The introduction of GMOs and modern biotechnology would probably repeat the situation. Even if genetically modified seeds were given free, the price of inputs would be beyond the means of small and medium farmers. But most seeds are protected by Intellectual property rights regime, thus even the state will incur costs (usually borne by loans) in buying the more expensive seeds.

At the national level, the issue of GMO export-import is already creating tensions in relationships between countries, particularly between developing and industrialized countries. This is evident during the negotiations on the biosafety protocol under the UN Convention on Biodiversity (CBD) over the last few years. When the behavior of certain GMOs become unpredictably hazardous and accidentally cross national borders into another country, it may also cause tension between the two countries.

Ethical issues and the right to choice. GMOs pose a number of ethical aspects to the public, which can cause social disruption. The insertion of human genes into genetically modified crops, livestock or food may be unacceptable to many people. The insertion of the genes of certain animals may also be unacceptable to certain religions. Finally, there is the matter of the right to choice. With GMOs being produced in secrecy and labeling regulation not always in place effectively, the public’s right to choice is not being adequately respected. GMOs, despite perhaps having similar appearance, do have different traits and are produced in different manners. Just as consumers in the North have the right to reject goods not produced in an environmentally sustainable way, consumers and farmers all over the world have the right to reject GMOs on whatever grounds. The rights of citizens in the South to healthy food and environment have always been violated; there have been cases of imported fruits with unacceptable levels of pesticides residue being dumped in the South, imported drugs whose expiry dates have long passed being sold in the markets of the South, obsolete technology for production (which produces pollution) being forced upon governments in the name of technology transfer, etc. Indonesia, for instance, may already have genetically modified soya and corn since some of its imports are from the US. The use of GMOs without proper caution and information will add on the list of consumer rights violations, which may lead to massive protests (as is already happening in the North).

In cases of emergencies (such as in natural or social disasters) which often happen in developing countries, it is often said that the choice is to provide victims with genetically modified foods or to let them starve. But this goes against the principles of humanity; just because people are suffering, it does not mean that they should not have the choice to choose or the right to have information on the food aid they are receiving. Unfortunately, governments often are forced to accept food aid without information about the food stuff.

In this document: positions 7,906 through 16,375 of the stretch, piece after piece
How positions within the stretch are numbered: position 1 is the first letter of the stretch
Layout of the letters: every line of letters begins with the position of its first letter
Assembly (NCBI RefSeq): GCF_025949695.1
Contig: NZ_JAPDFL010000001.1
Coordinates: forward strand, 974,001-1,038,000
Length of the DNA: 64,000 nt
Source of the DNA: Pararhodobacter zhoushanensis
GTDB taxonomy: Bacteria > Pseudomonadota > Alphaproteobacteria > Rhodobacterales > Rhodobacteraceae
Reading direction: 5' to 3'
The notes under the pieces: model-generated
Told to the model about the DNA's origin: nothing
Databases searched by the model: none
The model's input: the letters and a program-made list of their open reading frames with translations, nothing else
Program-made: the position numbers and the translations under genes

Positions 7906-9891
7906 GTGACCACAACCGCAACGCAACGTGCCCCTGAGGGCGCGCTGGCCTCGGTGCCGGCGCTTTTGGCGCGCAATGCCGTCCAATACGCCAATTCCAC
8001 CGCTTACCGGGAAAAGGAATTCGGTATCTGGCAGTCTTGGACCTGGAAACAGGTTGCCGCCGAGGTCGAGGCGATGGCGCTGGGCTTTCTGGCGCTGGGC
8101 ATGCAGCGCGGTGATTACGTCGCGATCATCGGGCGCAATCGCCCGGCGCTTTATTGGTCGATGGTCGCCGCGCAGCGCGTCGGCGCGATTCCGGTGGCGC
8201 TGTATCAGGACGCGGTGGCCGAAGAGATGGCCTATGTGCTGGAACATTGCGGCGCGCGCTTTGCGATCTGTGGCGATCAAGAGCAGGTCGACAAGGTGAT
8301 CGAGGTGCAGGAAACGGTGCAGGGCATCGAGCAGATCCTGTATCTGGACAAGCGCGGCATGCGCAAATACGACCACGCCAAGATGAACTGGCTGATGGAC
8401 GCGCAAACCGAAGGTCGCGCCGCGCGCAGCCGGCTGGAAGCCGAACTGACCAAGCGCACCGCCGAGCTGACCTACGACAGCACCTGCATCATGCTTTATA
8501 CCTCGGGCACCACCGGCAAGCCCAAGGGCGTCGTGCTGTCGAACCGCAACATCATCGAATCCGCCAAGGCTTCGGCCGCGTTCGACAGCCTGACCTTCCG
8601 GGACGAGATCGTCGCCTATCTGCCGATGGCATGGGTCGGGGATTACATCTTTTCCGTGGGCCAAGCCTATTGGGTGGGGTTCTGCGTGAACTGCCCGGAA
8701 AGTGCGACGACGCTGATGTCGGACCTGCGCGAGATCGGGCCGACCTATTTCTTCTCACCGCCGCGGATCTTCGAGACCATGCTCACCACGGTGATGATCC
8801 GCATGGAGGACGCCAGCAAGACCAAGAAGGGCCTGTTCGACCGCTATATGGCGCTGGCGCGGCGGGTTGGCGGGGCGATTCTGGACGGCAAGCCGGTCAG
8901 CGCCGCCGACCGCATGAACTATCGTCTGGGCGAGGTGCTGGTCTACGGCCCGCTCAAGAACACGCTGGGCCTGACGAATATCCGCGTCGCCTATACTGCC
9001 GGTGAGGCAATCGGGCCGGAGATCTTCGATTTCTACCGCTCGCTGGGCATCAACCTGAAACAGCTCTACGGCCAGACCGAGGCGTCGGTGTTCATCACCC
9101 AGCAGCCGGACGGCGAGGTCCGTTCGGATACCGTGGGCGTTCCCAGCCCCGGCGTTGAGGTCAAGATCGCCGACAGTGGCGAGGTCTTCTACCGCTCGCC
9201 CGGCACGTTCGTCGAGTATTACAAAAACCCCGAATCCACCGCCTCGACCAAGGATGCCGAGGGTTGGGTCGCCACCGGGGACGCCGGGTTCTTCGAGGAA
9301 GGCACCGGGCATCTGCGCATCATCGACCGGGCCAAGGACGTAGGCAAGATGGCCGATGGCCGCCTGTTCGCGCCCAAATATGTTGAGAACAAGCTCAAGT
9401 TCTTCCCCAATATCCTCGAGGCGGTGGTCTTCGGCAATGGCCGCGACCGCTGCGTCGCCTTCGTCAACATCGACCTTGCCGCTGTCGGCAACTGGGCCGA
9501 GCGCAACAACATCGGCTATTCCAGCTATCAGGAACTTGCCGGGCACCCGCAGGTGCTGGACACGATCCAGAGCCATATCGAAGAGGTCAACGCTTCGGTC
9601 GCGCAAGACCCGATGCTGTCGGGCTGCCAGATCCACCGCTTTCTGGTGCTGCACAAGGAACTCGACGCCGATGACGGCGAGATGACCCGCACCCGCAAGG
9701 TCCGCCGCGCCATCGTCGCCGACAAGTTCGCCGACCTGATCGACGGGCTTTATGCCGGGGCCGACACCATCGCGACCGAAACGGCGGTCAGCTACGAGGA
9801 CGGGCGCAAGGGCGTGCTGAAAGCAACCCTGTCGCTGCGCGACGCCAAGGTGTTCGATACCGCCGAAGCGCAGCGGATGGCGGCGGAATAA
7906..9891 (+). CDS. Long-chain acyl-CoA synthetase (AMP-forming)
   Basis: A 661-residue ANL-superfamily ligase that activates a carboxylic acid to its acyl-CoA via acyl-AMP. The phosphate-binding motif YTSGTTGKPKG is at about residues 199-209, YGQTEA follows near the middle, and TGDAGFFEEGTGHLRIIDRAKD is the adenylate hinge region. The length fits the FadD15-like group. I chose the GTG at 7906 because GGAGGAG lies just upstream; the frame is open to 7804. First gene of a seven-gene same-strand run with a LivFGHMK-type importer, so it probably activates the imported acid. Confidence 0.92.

The above socio-economic issues of GMOs have been somewhat recognized in the only international legal regime to regulate the movement of GMOs that is the Cartagena Protocol on Biosafety (to the UN CBD). Article 26 of the protocol states that “The Parties, in reaching a decision on import under this protocol or under its domestic measures implementing the protocol, may take into account, consistent with their international obligations, socio-economic considerations arising from the impact of living modified organisms on the conservation and sustainable use of biological diversity, especially with regard to the value of biological diversity to indigenous and local communities”. Although the words ‘may take into account’ provide ambiguous meaning, it guarantees a state to use this clause to reject GMOs that may have adverse socio-economic impacts on the communities. Countries can begin to assess the socio-economic aspect of GMOs and then take the necessary steps to prevent the possible adverse impacts. The biosafety protocol deals mainly with transboundary movement of GMOs, but countries can also have regulations to deal with various other aspects of GMOs, including protecting the socio-economy of their communities from possible adverse impacts of GMOs.

Analysis the socio-economic impacts of GMOs can also be considered as a tool for precautionary approach in the socio-ecological field, i.e. a GMO might be deemed safe from the ecological and health aspect, but might have adverse impacts on local and indigenous communities. In this case, a country may reject the import of such a GMO.